I’ve been reading more of Linda Dillow’s Calm My Anxious Heart and really liked her chapters on being content with my role and with my relationships. It is so easy to always be looking ahead to a point in time when I think my life will be easier or better–when all my kids are dressing themselves and taking care of their own potty-related needs, when Noel cuts back on his hours, when I start to really love working out and hate eating sweets (yeah, right!). Before I was married, I wanted to be married. When I didn’t have kids, I wanted a baby. And now that I have preschoolers, I want them to go to school (and on my more insane days, I want another baby). I have a tendency to think that surely having a 2-year-old and 4-year-old is about as tough as it gets, and when they get a little older, then I will be able to pull myself together and be the kind of wife, mom, friend and Christian I want to be.
I started to realize the truth of my need to be content with what my role is right now when I had a single girlfriend over for lunch a few weeks ago. I was feeling jealous of her life–her nice clothes and car (the kind that doesn’t seat 8), her important job that brings her into contact with actual adults every single day, all the freedom that she has to do what she wants when she wants. It was the week before Will’s birthday party, and on my kitchen counter was a to-do list full of things, most of which I was dreading. Mop floors, clean bathrooms, dust living room, make treat bags, bake and decorate cake, etc. My friend looked at my to-do list and exclaimed, “I wish I had this to-do list!” I was shocked, but I shouldn’t be. It is so easy to take what we have for granted, to get weighed down by the mundane tasks — to lose sight of what a privilege it is to clean up after these little treasures God has given me and plan their birthday parties and teach them about Jesus.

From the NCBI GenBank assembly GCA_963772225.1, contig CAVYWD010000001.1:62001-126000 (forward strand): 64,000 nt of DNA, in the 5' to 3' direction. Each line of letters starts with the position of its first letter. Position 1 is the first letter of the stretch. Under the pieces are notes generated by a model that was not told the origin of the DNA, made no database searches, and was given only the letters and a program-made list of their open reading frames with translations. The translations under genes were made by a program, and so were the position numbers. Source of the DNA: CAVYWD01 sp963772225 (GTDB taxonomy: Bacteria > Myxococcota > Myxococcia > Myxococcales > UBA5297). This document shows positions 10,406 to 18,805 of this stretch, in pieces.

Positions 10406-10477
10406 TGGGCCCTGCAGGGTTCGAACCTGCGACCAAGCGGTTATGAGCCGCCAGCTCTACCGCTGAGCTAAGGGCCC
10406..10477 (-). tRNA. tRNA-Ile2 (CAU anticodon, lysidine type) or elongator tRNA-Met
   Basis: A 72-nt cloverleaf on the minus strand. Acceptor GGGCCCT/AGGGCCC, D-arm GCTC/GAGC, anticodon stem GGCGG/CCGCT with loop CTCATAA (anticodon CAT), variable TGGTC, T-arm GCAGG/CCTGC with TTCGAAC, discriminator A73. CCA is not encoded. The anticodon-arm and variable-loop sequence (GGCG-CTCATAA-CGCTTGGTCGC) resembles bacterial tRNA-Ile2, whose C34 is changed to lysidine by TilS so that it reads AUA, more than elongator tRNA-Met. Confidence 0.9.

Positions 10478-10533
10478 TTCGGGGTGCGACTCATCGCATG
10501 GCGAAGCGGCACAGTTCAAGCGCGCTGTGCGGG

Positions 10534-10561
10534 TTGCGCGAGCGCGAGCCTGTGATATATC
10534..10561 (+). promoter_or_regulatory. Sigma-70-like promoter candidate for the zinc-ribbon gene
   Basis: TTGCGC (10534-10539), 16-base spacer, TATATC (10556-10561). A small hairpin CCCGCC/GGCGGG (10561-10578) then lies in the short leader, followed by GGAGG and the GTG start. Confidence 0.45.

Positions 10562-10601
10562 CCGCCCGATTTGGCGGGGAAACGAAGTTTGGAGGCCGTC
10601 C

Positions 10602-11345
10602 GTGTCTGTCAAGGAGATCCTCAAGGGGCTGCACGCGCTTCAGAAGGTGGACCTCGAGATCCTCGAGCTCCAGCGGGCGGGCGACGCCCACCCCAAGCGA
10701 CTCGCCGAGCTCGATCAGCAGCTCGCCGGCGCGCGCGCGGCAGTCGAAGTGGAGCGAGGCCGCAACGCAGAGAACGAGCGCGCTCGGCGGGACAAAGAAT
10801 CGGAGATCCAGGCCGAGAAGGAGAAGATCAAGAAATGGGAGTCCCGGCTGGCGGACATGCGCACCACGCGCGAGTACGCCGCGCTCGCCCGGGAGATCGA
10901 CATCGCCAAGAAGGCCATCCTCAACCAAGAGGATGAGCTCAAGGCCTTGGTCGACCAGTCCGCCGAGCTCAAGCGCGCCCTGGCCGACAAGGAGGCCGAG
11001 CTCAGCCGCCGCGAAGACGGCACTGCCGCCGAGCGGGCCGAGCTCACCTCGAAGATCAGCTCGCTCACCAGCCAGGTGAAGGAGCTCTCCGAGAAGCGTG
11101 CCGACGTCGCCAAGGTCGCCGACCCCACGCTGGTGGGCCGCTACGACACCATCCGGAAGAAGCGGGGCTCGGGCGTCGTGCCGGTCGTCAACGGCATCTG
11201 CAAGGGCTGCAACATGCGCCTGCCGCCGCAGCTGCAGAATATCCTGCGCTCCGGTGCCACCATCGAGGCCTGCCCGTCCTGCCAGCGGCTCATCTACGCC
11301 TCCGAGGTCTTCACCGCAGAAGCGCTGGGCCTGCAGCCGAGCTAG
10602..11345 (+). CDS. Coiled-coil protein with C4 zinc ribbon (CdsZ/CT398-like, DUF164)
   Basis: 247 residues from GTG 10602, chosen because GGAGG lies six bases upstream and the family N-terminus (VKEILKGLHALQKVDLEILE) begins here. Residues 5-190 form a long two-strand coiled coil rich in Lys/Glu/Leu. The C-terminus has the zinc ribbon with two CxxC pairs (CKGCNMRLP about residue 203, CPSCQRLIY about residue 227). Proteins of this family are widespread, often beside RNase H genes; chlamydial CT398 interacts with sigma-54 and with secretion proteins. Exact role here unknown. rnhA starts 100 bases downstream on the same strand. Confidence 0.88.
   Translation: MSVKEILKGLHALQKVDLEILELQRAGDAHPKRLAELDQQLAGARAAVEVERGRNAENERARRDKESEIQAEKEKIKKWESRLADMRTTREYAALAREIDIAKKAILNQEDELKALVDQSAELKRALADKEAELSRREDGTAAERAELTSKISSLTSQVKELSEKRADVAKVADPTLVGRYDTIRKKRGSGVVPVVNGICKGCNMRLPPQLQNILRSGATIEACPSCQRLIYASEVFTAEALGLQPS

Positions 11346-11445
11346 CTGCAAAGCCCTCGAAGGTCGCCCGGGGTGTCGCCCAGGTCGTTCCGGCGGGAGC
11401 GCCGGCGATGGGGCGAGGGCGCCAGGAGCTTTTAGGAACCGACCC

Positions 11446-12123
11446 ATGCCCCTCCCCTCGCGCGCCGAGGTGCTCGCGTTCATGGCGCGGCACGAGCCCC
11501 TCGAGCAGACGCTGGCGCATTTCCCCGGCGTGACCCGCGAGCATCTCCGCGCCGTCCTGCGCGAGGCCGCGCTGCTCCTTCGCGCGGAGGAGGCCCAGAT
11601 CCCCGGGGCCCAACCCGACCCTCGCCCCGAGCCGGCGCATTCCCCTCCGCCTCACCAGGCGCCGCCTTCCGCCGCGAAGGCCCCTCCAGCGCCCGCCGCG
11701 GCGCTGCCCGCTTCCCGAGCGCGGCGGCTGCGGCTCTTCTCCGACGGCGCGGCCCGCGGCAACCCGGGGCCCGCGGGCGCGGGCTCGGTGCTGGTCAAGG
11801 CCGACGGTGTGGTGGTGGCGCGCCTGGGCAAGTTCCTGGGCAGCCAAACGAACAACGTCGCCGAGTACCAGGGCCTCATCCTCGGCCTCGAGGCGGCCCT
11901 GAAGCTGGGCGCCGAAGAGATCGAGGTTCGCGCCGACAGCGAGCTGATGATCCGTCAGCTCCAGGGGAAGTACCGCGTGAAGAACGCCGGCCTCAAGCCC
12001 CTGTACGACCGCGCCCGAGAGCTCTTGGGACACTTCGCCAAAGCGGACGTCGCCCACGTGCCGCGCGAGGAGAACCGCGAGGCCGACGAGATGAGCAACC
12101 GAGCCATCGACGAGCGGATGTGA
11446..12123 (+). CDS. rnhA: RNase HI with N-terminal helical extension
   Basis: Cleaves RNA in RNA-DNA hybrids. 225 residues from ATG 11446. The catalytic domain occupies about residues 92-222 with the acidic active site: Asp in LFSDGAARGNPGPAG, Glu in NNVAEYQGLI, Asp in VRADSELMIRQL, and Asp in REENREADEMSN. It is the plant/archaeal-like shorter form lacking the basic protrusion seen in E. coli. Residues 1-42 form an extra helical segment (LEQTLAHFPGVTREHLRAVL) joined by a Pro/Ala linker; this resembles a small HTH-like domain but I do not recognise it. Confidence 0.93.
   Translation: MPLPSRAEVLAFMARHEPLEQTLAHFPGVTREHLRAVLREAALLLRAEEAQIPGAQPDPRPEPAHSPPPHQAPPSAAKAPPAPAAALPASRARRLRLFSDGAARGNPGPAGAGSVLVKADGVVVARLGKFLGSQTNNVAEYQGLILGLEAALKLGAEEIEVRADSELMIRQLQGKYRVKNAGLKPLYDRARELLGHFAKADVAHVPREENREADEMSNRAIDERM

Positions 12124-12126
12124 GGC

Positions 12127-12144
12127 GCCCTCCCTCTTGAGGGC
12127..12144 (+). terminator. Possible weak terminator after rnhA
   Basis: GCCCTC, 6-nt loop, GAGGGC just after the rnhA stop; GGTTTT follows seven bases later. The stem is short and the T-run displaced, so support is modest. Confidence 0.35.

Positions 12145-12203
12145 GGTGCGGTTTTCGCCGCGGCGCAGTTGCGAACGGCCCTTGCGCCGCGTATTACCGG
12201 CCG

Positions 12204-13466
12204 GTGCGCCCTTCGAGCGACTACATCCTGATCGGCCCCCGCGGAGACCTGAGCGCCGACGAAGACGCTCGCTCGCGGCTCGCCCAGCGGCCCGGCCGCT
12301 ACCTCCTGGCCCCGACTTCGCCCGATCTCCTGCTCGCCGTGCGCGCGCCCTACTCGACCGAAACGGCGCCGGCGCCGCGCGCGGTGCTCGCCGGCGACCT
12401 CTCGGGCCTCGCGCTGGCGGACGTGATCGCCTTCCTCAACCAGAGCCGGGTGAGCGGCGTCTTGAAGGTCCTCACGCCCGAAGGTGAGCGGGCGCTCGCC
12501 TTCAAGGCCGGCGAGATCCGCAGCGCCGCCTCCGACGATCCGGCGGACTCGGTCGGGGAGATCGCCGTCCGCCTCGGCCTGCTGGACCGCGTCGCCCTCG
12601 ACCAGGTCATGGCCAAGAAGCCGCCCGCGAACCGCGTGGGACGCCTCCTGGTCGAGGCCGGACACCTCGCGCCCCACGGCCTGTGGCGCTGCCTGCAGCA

In a discussion of maturity, Dillow writes: “We grow up when we see our life and our role from God’s perspective . . . when each morning we ask, ‘God, how can I glorify you today in my given role?'” She writes about Christ as an example. His role was to humble Himself, serve others, and give His life as a ransom for many. (See Mark 10:45 and Philippians 2:5-8) My role is to glorify God by serving my husband, my children, and others around me. My role is to mop floors, fix peanut butter sandwiches, change diapers and read books. My role is to train, discipline and teach my sons to love God and each other. My role is to pray for my children and about the decisions we make that impact their lives. I want to be a real grown-up and glorify God in the role He has given me today rather than waiting for Him to give me a more glamorous job.
In Dillow’s chapter on contentment in relationships, she focuses quite a bit on forgiveness. This is a fairly new topic for me, one that I’ve been thinking about more in the last year and realizing that it is something that I struggle with. (See previous post on forgiveness.) This is also a topic that came up in last week’s BSF lesson. I know God is trying to get my attention when He’s teaching me the same thing through two different avenues!
My BSF lesson and part of Dillow’s chapter on relationships examined Matthew 18:21-35, the parable of the unforgiving servant. In this parable, the king forgives his servant’s massive debt (roughly $15 million in today’s terms) and then the servant goes out and refuses to forgive another’s minuscule debt against him. Likewise, in Christ, we have been forgiven for a debt that we could never pay: the penalty for our sin. If we fail to see our need for the Cross, we will view other’s sin against us as great and difficult to forgive. If we have a proper view of our sin and how much we have been forgiven, it will be a natural reaction to forgive the much smaller offenses that others commit against us.
Studying this passage made me realize that if I’m keeping a mental list of the ways my husband has let me down or harboring resentment toward someone who has offended me, it should be a red flag for me that I need to turn my attention back to the seriousness of my own sin against God and grace I have been shown by His forgiveness. When those thoughts of “I’ve been wronged” start to trickle in, I need to consciously turn my thoughts to the Cross. This could really transform some of my relationships where I continue to hold on to past hurts and disappointments.Share